Reading today's cover story in The New York Times Magazine, by Elizabeth Weil about her couples therapy with husband Daniel Duane, was for me a bit like reading a second novel by an author whose first book I loved: I want to read it—indeed, there is no chance I am not going to read it—and I hope it turns out well, but the whole situation is fraught because I will be devastated if it turns out badly. The things is, I really love Daniel Duane's writing. Let me put it this way: I am from Springfield, Massachusettes, land-locked and cold, and yet he made me enjoy reading about surfing. In fact, it would be a uncomfortably accurate to say I have a man-crush—OK, let's call it a crush—on Duane. He climbs mountains, he surfs, he cooks, he makes a living as a freelance writer, he re-built his own house, his house is in the Bay Area. What's not to love?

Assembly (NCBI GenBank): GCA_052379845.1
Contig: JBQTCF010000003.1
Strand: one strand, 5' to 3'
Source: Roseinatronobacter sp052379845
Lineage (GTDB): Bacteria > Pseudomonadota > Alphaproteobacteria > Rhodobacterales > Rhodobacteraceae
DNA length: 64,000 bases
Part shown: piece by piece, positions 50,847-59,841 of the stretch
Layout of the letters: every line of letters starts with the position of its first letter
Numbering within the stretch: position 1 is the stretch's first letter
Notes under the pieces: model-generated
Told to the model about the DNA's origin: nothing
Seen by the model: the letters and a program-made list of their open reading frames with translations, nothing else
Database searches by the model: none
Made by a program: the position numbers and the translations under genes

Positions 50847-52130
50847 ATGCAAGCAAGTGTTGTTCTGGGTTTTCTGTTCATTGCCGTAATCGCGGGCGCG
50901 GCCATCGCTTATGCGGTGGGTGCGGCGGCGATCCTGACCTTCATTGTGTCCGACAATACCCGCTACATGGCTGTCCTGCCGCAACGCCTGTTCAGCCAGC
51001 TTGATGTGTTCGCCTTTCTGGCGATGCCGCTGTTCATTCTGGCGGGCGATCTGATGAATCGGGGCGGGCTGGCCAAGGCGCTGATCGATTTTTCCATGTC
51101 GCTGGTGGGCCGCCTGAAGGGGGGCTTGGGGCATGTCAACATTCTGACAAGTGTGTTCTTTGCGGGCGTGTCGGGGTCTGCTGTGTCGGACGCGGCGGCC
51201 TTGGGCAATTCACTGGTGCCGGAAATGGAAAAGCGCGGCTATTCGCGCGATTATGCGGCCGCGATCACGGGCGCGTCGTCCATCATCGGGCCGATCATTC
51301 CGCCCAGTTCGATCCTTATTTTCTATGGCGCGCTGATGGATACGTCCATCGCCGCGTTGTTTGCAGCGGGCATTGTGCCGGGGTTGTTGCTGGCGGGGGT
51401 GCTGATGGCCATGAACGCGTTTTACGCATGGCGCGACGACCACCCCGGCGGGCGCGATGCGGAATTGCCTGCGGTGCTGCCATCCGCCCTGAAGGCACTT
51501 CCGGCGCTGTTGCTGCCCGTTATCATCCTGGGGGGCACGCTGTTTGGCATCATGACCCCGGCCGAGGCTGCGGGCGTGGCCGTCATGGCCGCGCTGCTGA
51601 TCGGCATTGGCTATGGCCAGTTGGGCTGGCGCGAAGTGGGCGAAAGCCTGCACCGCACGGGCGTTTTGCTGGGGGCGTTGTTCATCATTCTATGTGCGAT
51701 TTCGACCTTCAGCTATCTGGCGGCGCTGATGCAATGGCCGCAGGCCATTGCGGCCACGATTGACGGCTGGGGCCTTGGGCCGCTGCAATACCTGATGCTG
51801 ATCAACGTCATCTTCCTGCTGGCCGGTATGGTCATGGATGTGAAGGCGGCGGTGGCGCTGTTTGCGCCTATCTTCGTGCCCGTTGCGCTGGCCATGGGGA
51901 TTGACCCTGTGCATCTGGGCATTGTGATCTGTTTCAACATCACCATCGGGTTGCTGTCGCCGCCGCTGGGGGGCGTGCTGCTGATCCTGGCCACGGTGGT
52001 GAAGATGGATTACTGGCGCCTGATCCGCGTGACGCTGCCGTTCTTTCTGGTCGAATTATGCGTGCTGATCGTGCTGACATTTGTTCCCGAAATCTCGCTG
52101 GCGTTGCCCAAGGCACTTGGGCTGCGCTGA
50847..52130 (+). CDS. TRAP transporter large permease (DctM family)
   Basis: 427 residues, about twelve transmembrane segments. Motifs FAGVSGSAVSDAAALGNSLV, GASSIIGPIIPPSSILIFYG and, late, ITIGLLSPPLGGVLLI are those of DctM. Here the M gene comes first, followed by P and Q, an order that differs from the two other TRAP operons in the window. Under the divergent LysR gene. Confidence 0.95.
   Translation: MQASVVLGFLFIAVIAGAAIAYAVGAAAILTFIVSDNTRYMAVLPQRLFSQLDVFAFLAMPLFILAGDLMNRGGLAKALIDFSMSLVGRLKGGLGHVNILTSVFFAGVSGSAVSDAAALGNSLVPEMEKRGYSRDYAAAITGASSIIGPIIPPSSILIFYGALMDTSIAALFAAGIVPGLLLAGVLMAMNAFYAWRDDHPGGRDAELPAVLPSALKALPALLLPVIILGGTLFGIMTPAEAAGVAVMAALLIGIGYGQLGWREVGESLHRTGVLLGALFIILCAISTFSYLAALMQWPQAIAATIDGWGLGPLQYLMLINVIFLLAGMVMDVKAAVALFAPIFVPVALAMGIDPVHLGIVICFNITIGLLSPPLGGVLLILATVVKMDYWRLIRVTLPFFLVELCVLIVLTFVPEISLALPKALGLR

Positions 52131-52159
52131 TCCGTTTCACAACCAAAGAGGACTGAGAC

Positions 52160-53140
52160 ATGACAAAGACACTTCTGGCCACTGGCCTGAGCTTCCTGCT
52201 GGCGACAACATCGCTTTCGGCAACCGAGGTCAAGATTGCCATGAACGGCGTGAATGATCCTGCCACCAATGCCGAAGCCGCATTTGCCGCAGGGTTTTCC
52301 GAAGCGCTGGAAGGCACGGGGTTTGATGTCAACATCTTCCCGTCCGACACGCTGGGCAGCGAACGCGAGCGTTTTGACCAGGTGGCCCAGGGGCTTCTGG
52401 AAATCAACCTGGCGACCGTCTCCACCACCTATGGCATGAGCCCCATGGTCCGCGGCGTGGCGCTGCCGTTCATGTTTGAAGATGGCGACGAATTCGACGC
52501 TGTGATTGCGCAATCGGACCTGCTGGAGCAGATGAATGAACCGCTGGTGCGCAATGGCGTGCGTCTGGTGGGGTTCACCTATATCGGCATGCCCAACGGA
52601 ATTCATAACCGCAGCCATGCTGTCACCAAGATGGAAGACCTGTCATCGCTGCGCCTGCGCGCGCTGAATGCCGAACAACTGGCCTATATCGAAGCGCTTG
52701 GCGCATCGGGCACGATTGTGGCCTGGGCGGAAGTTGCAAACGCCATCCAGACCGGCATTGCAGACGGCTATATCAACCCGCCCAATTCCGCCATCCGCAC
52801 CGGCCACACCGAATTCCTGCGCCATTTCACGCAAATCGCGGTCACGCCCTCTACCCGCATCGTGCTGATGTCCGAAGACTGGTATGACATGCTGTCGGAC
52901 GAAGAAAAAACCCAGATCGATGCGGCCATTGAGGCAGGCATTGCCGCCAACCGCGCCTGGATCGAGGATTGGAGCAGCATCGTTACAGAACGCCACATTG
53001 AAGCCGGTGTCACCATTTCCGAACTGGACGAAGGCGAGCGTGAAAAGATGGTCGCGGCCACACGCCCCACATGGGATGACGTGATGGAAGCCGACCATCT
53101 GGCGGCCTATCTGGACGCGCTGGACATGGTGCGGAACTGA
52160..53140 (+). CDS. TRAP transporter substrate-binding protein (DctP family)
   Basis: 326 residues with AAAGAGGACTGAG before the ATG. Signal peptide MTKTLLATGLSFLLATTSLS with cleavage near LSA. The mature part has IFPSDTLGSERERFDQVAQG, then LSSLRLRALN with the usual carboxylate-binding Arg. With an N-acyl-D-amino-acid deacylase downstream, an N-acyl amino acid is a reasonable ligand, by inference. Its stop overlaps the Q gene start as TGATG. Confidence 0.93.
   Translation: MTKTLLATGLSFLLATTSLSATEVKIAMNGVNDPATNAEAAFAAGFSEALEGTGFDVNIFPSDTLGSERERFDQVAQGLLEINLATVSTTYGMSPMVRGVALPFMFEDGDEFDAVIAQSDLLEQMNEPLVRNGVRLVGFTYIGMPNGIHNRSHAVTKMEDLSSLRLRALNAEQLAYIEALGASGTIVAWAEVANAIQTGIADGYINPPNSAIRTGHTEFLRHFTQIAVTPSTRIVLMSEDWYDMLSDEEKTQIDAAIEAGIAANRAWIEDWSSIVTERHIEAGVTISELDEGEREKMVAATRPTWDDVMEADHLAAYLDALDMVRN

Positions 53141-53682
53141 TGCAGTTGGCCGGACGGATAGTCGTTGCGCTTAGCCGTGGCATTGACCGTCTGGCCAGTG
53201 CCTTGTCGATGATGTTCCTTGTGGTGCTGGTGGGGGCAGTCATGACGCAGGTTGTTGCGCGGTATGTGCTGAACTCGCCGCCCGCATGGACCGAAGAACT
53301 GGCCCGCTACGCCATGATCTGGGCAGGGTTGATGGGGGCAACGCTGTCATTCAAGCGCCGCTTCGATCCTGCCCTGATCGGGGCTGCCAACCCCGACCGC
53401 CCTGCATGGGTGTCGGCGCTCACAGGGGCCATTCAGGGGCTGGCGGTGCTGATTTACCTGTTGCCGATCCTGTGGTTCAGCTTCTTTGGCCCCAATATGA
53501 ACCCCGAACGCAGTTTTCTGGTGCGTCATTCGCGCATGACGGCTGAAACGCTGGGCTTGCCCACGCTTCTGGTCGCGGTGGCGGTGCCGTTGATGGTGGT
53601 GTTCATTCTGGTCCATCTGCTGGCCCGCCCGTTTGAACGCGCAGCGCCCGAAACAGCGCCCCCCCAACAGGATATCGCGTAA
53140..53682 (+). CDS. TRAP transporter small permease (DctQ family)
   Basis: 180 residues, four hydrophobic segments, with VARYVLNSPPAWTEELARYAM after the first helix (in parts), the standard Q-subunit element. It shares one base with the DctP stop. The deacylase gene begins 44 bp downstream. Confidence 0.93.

But could my love survive his wife's article?
The answer turns out to be yes, my love survives. But it is weakened, and will probably never return to full ardor. To judge from her article, he is a loving husband and father, but he is a serial obsessive of the kind I can't abide in person for more than about ten minutes. He mastered climbing—then surfing—then carpentry—then cooking! (What am I missing?) To know his passions through his writings is endearing; to know them through his wife's long-suffering observation is to make me realize how unlikely it is that he and I could be friends. Partly this is because of the inferiority complex all of us ineffectual, lazy non-starters have when in the presence of real doers; partly this is because of the moral valuation I find myself placing (perhaps unfairly) on anyone who would rather cook really well than order pizza and have more time to play with his kids. (Don't believe me? Read the article.)
I am not sure how to sort this all out. The issue of Daniel Duane is way too close to my face for me to see it clearly. I love his writing, envy his career, sometimes envy his life, don't envy his wife ... you get the idea.
Does this all bore you? Well, at least his books won't. Read them.